Although there are many, many positives that make BJJ in china great, there are some things that I noticed that make it seem a bit sad. Some of these things made me very frustrated even to the point I wanted to quit. But, as we all know, sometimes recognizing the bad things makes the good things even greater.
Separation of Chinese and foreigners
There are many people that get together despite where they might be from but sometimes a person might be too shy, they don’t speak English, or they just prefer to be around their “own people” there is an obvious separation between foreigners and Chinese people. Yes of course we foreigners grasp onto other foreigners who are living the same experience. We have common stories, common frustrations, and are always willing to give tips to make life abroad in China a bit easier. So, I can understand when my Chinese teammates stick to themselves, it might be what’s more comfortable and warmer for them. In this respect, I just feel that they might want to be left alone, causing further separation. There have been times where I see some of my Chinese teammates doing a move that I want to work on, and I kinda feel bad getting into the circle because maybe they don’t want me there or there’s a vibe they have going that could be interrupted by my presence. So, I just leave them alone.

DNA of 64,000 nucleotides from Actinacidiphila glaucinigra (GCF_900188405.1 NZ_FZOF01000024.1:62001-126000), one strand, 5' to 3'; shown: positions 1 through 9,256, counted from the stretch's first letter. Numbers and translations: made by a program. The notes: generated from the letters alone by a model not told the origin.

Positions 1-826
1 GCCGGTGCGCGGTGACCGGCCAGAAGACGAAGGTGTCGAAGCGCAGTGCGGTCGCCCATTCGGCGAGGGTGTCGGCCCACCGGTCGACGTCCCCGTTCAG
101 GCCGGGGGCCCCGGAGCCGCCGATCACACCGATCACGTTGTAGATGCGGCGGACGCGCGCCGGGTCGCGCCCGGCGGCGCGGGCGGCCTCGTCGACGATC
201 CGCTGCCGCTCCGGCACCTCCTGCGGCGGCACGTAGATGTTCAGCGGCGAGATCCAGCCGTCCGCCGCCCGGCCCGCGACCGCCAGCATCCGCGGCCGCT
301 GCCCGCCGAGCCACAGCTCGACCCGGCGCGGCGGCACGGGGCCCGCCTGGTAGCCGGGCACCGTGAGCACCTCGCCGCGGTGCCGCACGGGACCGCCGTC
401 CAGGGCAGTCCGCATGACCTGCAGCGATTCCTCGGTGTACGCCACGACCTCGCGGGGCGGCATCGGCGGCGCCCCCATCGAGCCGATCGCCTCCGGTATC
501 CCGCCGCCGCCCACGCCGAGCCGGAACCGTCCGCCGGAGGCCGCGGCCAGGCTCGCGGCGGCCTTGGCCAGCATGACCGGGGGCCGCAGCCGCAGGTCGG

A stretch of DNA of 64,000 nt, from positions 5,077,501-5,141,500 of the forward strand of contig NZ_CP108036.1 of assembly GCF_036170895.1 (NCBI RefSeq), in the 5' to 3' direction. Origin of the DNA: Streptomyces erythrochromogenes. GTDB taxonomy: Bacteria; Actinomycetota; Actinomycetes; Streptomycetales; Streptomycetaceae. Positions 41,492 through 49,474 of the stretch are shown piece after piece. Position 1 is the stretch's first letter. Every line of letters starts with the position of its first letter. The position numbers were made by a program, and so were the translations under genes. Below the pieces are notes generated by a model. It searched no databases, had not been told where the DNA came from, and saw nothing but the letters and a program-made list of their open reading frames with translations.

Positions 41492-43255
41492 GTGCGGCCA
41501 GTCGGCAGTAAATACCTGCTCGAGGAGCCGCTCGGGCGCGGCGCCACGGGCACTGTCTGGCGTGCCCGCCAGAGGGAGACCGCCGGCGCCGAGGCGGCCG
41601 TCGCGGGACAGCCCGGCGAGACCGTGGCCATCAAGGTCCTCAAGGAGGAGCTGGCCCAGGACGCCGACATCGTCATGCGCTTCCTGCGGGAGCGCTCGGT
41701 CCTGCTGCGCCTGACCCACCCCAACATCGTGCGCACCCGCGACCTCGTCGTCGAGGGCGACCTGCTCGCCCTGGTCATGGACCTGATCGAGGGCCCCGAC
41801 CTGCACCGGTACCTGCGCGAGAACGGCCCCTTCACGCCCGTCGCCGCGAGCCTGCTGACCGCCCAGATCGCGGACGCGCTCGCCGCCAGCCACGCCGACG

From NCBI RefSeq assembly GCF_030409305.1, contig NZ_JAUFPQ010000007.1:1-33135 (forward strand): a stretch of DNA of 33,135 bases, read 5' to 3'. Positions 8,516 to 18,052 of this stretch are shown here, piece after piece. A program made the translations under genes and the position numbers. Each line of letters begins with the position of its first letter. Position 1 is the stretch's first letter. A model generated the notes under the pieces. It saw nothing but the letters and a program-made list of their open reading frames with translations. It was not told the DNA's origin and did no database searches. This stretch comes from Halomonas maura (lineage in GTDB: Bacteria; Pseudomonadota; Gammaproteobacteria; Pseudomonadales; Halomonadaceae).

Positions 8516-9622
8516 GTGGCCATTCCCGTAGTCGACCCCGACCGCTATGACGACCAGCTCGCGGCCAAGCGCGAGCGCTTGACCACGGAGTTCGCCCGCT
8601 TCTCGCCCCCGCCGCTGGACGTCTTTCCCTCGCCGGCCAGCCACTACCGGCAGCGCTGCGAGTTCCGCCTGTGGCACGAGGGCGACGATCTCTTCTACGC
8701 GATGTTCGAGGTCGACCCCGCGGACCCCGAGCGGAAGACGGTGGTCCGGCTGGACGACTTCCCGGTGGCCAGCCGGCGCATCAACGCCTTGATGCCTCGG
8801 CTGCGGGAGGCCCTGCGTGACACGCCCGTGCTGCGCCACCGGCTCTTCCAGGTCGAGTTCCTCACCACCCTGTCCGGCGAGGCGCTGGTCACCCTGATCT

Men not wanting to Roll with women
After my first full class at a BJJ gym in China, I was super excited to roll. I was new to the class so no one knew me and as it always goes, people grab the people they already know for a roll. I saw some Chinese guys sitting in the corner just chatting and I asked them if they wanted to roll. They said that they were tired and maybe next time and went back to talking.